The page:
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Working Group Seeks Alternatives To Street Fee

Representatives from non-profits and affordable housing groups in Portland met Tuesday to discuss a controversial proposal for a street user fee.

Mayor Charlie Hales and Transportation Commissioner Steve Novick have proposed the fee to raise roughly $40 million a year for a backlog of paving projects and street safety. Those who would pay the fee include businesses, schools, non-profits and residents of all incomes.

Sean Hubert, with the group Central City Concern, says he understands the need for more transportation funding. But he says the cost of living in Portland is rising. And a new fee of $8 a month is a lot for low-income families to bear.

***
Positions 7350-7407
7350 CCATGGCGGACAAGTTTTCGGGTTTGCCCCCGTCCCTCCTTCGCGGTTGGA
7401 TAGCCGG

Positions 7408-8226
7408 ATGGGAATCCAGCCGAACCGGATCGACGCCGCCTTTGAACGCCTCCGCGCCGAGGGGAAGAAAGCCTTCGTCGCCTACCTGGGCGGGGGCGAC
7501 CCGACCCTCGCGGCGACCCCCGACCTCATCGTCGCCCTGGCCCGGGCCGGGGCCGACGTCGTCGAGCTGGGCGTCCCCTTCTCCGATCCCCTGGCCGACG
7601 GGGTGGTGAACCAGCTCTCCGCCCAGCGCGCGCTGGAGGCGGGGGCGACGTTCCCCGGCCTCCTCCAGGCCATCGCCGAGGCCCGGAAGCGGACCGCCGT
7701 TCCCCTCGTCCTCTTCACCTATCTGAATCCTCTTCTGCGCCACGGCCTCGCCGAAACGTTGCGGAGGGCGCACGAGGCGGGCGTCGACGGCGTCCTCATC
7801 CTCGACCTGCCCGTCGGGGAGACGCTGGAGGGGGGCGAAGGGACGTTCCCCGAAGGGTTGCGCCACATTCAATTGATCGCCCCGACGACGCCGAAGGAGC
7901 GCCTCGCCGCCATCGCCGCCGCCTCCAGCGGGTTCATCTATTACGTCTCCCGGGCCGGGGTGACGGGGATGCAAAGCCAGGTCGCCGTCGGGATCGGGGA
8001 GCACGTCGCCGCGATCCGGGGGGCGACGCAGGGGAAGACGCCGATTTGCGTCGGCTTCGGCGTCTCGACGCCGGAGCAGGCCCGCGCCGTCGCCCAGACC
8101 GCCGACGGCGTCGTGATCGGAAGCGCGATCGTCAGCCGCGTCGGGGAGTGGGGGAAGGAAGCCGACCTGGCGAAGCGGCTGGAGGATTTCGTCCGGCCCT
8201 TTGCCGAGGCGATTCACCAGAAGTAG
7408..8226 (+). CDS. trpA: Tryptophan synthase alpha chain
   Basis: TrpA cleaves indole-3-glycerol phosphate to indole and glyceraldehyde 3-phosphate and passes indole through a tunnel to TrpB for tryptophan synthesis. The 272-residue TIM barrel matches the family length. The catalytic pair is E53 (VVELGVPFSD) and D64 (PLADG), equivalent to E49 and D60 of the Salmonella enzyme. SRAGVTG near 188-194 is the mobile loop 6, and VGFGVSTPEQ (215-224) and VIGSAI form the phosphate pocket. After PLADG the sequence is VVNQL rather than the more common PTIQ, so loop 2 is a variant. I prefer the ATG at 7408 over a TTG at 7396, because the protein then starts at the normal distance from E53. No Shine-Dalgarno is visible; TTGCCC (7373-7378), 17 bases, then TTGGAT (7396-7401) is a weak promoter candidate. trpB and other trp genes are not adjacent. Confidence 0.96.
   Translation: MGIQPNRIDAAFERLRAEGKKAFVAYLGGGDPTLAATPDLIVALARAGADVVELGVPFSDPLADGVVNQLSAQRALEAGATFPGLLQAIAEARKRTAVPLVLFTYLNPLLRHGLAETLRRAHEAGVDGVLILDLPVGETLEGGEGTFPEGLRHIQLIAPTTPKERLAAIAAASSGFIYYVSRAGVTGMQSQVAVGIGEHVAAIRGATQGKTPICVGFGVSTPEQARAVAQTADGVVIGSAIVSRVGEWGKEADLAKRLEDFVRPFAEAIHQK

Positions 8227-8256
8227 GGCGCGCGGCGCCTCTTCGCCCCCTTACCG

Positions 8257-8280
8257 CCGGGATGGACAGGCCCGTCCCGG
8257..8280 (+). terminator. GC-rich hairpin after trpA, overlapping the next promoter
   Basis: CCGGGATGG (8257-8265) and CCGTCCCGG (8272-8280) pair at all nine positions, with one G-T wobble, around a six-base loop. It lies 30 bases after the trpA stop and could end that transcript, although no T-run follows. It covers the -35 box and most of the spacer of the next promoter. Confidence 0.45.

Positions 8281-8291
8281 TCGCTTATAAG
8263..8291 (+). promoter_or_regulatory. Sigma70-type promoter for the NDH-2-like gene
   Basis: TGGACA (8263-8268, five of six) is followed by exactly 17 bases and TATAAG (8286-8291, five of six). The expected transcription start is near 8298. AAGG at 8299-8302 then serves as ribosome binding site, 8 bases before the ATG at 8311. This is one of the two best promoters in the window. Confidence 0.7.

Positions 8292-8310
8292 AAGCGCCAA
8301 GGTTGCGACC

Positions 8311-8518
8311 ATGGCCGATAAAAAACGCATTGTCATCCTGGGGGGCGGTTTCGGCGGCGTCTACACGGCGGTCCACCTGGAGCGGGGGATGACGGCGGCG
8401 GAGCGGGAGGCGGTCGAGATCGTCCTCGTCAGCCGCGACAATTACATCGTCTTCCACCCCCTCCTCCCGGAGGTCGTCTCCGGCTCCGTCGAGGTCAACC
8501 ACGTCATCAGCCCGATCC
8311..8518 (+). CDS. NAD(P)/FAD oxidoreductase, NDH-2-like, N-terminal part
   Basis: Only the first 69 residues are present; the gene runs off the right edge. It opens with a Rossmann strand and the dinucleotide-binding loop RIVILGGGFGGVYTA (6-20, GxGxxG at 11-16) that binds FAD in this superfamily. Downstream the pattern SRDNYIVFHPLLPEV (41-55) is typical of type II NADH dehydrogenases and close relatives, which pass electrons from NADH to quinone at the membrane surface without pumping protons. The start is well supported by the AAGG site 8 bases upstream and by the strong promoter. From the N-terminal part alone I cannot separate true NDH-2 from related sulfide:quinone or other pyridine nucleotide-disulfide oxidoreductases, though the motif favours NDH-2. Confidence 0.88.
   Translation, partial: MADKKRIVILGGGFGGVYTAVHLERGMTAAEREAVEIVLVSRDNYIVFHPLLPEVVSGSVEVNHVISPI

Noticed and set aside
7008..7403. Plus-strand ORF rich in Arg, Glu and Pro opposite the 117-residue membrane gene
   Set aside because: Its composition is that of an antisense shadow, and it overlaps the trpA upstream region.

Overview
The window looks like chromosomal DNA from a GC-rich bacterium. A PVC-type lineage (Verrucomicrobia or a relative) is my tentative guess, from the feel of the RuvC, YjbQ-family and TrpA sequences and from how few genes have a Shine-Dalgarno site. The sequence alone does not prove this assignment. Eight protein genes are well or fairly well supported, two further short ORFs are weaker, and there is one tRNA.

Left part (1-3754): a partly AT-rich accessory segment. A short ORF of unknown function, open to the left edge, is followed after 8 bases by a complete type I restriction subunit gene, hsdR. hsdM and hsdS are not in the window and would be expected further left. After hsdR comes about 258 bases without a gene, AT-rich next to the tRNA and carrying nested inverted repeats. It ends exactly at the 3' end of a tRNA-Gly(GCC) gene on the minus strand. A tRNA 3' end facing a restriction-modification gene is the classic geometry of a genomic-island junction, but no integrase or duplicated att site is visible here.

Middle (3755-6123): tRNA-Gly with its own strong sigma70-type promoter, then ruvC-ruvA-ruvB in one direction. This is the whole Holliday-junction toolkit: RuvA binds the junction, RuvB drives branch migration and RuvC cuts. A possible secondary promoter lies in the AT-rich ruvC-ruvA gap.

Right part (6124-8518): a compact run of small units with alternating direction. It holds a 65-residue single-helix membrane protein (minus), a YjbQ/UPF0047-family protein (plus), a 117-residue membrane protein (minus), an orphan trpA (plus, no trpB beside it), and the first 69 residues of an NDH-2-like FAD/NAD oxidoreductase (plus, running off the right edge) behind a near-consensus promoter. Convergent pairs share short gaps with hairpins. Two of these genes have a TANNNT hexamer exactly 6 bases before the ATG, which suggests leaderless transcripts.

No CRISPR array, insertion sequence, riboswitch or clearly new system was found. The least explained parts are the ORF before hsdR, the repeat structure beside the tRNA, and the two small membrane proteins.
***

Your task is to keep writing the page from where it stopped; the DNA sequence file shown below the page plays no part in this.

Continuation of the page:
“You’re now seeing people on the lower economic rungs that are actually paying 50, 60, 70 percent of their monthly income on rent. And it’s the entirety of that that really places people at risk,” Hubert said.

The working group discussed options like exemptions or cash vouchers to help very low income residents afford the street fee, or replacing the fee with a progressive income tax.